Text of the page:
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US Jobs Recovery Gaining Momentum; Grounding of Hungary's Malev Creates Opportunities for Other Airlines; Passengers Stranded as Malev Runs Out of Cash; Ryanair CEO Michael O'Leary; Europe Deep Freeze; Hotel Chain Suffers From Weak European Economy

Aired February 3, 2012 - 14:00:00   ET


MAX FOSTER, HOST: Well, at last something in the US economy is working. Unemployment drops.

Down and out rivals swoop in as Hungary's national carrier goes bust.

And the chief executives of Mattel and Starwood hotels tell us how the eurozone crisis is affecting their business.

I'm Max Foster, this is QUEST MEANS BUSINESS.

Hello to you. The US jobs recovery is gaining momentum, it seems. American employers created 243,000 new positions in January. That's more than twice as money in the same period last year.

Now, the growth was far stronger than expected and a major step up from the 200,000 new jobs seen in December. The unemployment rates for the month fell from 8.5 to 8.3 percent. It's giving US stock markets a boost. The Dow is at its highest level in nearly four years, up more than 1 percent, a big boost for the Dow today in current sentiments.

Now, US president Barack Obama says the jobs report is a step in the right direction, in remarks delivered earlier today in Arlington, Virginia. The president also urged Congress to put partisanship aside and help keep the growth going.


BARACK OBAMA, PRESIDENT OF THE UNITED STATES: We can't go back to the policies that led to the recession. And we can't let Washington stand in the way of our recovery. We want Washington to be helping with the recovery, not making it tougher.

The most important thing Congress needs to do right now is to stop taxes from going up on 160 million Americans at the end of this month.


FOSTER: CNN's Maggie Lake joins us now from New York. No -- no surprise that the president's making hay from the good jobs numbers. It's an important year for him, isn't it?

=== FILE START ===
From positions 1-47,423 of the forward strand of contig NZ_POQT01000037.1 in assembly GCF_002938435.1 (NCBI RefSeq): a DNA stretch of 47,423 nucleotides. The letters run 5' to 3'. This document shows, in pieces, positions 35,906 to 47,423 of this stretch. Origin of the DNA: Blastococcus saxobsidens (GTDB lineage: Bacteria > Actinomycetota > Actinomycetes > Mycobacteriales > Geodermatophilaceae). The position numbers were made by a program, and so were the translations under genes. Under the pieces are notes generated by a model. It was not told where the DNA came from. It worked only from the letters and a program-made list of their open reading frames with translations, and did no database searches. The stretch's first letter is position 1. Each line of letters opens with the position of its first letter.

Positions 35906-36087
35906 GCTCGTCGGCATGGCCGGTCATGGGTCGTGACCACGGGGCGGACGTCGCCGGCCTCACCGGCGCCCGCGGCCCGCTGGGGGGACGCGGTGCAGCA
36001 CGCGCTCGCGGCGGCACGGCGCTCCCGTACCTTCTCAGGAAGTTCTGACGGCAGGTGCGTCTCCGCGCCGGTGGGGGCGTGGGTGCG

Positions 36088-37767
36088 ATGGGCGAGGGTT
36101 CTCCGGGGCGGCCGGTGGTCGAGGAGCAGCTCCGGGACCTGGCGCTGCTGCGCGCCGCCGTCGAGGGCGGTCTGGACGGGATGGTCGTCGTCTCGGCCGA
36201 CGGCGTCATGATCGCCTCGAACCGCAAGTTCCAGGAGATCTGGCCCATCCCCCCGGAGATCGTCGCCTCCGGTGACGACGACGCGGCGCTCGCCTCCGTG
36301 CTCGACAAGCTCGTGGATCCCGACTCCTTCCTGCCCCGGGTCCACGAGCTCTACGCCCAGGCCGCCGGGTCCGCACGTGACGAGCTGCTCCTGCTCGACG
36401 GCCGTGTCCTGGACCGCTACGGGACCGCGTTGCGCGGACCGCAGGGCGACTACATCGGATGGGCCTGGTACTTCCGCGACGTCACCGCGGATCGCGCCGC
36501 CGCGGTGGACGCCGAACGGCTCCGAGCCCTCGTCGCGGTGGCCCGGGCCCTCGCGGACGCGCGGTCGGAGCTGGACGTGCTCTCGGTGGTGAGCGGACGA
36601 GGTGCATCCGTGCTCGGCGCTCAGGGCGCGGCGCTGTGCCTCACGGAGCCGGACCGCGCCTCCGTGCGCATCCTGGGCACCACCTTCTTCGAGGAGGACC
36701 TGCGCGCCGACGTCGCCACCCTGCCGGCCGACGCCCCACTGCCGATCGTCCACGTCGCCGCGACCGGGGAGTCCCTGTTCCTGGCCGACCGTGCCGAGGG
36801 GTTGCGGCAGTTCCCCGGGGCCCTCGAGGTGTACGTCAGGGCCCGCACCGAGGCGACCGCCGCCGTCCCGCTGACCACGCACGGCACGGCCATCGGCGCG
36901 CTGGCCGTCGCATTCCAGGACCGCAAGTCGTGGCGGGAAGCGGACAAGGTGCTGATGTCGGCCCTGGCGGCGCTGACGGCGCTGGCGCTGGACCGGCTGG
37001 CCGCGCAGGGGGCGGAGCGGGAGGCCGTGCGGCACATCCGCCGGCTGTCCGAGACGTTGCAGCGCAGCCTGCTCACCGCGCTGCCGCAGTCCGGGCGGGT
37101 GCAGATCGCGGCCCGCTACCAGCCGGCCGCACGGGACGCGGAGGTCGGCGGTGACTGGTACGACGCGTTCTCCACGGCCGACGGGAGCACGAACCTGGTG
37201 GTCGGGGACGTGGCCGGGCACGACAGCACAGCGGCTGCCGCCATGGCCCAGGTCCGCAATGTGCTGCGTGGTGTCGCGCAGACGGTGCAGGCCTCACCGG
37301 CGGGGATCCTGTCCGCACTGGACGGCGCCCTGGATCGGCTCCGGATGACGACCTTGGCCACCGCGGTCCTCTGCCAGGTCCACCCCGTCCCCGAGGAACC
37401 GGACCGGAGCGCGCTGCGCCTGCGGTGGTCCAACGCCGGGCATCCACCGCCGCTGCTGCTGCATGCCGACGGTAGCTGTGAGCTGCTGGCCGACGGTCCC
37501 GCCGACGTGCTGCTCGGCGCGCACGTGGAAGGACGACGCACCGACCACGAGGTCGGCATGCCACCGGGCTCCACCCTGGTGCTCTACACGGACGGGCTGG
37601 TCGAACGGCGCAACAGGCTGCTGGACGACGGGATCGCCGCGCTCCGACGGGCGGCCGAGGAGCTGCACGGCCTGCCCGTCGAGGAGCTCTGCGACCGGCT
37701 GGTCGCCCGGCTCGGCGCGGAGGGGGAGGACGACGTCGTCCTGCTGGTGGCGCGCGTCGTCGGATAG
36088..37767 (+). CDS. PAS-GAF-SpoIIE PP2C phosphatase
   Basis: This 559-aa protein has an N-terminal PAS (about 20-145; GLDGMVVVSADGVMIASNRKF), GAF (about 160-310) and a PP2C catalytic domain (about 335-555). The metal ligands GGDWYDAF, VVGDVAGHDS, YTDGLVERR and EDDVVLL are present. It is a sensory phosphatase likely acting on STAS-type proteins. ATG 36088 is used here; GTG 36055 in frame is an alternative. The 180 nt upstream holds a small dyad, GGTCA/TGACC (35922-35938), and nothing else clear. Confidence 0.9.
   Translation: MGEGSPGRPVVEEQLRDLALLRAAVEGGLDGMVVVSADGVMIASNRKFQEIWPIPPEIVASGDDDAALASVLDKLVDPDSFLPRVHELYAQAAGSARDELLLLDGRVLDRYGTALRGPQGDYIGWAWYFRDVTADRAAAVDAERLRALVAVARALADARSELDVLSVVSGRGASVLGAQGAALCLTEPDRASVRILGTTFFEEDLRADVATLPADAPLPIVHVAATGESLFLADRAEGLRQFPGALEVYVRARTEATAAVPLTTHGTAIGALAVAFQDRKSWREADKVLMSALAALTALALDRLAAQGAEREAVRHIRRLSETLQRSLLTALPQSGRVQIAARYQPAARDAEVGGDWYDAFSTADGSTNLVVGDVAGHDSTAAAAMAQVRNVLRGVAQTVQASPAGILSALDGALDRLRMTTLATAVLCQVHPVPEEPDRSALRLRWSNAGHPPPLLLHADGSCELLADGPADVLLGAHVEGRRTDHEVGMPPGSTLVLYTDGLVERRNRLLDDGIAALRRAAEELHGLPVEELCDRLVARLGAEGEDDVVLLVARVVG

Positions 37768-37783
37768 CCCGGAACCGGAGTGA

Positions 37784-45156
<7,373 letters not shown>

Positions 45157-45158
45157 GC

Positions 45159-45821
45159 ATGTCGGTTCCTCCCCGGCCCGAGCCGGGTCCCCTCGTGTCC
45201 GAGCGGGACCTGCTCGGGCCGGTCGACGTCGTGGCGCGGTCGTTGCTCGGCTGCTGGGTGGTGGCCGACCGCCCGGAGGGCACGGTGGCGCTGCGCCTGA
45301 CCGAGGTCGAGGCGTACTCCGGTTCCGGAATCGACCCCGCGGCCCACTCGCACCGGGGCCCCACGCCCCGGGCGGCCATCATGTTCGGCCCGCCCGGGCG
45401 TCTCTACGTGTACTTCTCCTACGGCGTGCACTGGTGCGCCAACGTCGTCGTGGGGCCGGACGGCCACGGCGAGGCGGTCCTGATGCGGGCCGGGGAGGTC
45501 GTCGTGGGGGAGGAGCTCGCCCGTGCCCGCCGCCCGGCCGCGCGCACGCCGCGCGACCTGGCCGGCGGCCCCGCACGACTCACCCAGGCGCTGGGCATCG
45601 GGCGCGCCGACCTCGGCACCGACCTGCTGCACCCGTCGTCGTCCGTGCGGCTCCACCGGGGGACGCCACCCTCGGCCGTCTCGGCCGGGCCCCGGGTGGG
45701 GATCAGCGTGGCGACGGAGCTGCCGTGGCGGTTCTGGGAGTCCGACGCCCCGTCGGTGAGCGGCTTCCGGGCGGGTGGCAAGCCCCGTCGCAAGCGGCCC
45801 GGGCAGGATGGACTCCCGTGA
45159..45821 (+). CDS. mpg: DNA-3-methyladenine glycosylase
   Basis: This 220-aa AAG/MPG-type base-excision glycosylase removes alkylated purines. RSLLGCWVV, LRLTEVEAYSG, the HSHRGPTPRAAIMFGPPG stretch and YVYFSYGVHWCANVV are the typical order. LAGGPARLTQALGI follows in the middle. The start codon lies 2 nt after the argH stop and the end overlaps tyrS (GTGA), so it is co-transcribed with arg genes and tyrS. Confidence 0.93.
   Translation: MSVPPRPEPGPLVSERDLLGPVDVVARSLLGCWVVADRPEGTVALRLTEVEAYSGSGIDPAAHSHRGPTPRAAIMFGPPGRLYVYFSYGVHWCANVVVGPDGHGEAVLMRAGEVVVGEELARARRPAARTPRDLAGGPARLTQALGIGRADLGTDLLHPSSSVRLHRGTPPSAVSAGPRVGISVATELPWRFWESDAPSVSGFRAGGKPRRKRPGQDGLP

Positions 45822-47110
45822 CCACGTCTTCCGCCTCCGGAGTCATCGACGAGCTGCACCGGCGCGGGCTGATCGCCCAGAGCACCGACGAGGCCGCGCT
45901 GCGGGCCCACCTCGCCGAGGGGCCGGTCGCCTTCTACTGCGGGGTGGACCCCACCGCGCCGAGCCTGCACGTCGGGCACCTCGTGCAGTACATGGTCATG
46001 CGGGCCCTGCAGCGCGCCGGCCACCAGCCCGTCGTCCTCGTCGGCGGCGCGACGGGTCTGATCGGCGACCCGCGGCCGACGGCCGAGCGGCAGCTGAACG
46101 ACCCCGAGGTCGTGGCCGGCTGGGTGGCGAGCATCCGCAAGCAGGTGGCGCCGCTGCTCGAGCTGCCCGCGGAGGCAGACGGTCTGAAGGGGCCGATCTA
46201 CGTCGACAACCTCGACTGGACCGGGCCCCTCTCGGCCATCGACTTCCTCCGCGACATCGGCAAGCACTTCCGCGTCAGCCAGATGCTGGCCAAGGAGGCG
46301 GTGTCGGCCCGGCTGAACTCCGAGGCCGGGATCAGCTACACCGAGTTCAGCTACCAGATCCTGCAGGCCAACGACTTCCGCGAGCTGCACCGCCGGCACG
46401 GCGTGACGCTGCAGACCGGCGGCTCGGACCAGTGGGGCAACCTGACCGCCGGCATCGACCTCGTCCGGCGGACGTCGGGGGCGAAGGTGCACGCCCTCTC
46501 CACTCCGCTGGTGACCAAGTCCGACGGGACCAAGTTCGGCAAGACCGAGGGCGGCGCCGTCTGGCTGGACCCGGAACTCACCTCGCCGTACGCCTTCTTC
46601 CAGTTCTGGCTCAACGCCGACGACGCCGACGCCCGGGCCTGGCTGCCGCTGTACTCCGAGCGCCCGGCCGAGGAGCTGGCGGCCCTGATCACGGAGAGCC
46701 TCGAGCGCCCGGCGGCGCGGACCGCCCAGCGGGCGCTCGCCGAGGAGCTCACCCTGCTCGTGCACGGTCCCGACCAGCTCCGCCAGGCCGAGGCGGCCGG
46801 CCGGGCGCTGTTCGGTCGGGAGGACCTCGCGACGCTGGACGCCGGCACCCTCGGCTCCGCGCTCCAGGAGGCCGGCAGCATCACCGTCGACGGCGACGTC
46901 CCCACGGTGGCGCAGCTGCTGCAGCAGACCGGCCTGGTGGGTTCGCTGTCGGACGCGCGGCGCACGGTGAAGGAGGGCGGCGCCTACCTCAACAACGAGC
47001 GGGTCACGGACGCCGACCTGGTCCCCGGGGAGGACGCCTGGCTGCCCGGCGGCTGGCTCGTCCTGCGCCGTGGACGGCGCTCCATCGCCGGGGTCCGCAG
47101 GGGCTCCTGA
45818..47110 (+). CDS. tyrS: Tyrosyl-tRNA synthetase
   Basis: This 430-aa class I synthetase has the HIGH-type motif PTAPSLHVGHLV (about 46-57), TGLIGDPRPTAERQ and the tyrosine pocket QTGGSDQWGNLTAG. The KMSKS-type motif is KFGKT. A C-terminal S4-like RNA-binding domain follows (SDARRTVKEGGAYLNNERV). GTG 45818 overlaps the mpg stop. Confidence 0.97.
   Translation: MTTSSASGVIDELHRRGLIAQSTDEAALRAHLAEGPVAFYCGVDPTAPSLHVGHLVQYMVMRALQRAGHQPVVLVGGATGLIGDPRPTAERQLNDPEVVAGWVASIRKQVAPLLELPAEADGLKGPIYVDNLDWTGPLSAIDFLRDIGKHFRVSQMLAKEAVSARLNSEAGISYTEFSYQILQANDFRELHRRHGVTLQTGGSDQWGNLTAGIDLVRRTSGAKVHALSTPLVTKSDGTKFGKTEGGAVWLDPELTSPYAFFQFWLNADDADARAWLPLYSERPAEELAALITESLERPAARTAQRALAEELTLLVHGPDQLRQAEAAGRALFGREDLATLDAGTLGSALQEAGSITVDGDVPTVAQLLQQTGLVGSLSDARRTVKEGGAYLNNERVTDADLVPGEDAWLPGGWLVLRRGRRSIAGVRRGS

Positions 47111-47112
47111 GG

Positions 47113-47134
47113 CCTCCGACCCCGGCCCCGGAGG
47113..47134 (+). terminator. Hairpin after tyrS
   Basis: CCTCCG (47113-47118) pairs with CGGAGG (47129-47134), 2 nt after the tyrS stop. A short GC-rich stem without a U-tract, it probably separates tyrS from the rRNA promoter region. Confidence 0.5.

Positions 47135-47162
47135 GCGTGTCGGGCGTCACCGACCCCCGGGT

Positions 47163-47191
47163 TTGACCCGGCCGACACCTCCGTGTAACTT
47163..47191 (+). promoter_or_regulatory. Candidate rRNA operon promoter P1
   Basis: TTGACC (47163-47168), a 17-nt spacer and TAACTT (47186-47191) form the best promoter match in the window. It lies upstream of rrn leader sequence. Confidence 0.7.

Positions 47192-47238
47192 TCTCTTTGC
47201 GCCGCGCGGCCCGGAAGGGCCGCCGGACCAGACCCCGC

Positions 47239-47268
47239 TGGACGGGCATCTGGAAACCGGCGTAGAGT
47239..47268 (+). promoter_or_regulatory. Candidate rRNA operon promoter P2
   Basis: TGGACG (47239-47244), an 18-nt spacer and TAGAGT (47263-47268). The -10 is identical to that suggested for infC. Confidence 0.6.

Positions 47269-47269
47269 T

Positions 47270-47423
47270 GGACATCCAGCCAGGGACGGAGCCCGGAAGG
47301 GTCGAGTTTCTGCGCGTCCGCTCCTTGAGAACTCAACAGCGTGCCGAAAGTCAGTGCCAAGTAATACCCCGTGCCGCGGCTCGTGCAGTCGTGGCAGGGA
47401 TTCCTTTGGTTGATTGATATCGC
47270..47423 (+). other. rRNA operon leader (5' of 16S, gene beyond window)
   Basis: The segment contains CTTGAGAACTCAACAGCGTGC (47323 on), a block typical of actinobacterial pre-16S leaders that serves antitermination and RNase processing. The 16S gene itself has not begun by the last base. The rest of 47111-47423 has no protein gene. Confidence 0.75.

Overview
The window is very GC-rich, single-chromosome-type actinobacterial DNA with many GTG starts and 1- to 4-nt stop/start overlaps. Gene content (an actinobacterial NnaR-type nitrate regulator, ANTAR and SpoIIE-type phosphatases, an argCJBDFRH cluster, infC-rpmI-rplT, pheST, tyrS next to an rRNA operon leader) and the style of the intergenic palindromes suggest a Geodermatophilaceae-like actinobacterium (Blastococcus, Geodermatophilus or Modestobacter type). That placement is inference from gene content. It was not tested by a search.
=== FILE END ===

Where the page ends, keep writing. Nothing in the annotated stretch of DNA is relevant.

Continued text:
MAGGIE LAKE, CNN INTERNATIONAL CORRESPONDENT: It certainly is, and this is a critical piece of economic data if he wants to be reelected. And Max, there's good reason to get out in front of this number today. Hard to find something not to like in it. Not only were those headline numbers much better than the Street was expecting, as you went through just a moment ago, but even the underlying details.

Job gains were broad-based, hours worked increased, indicating this may have some forward momentum. Those who didn't add staffers sort of pushing the ones they have to the limit. Even sticky areas like black unemployment, youth unemployment, also fell.

We spoke to the White House top adviser, Alan Krueger, and asked him why now? Are we at a turning point? What has changed? Here's what he had to say.


ALAN KRUEGER, WHITE HOUSE ECONOMIST: I think we're getting past those shocks. Confidence is coming back. And what we'd like to see is an economy that builds on itself, where we get more job growth, creates more income, that gives more confidence, enables families to consume a bit more, save a bit more, as well. And that kind of builds on itself.

And I think it's very important that we sustain the recovery with a continuation of the payroll tax cuts, which is giving families additional money to spend or to pay down their debts.


LAKE: It's really interesting that he brings up confidence, Max, the idea that we could be entering this sort of virtuous cycle, where people are feeling a little bit more secure about the future, and that itself feeds on sort of momentum for the economy.

But you can hear the administration, worried, they don't want to lose that momentum and steam. They're really pressing hard about those payroll taxes. And they also acknowledge we're not out of the woods.

One area that is still a problem for all the good news in this report is those long-term unemployed. They are still way too high, and they are not necessarily finding work. They'd like to see this continue, but certainly very good news for the Obama administration.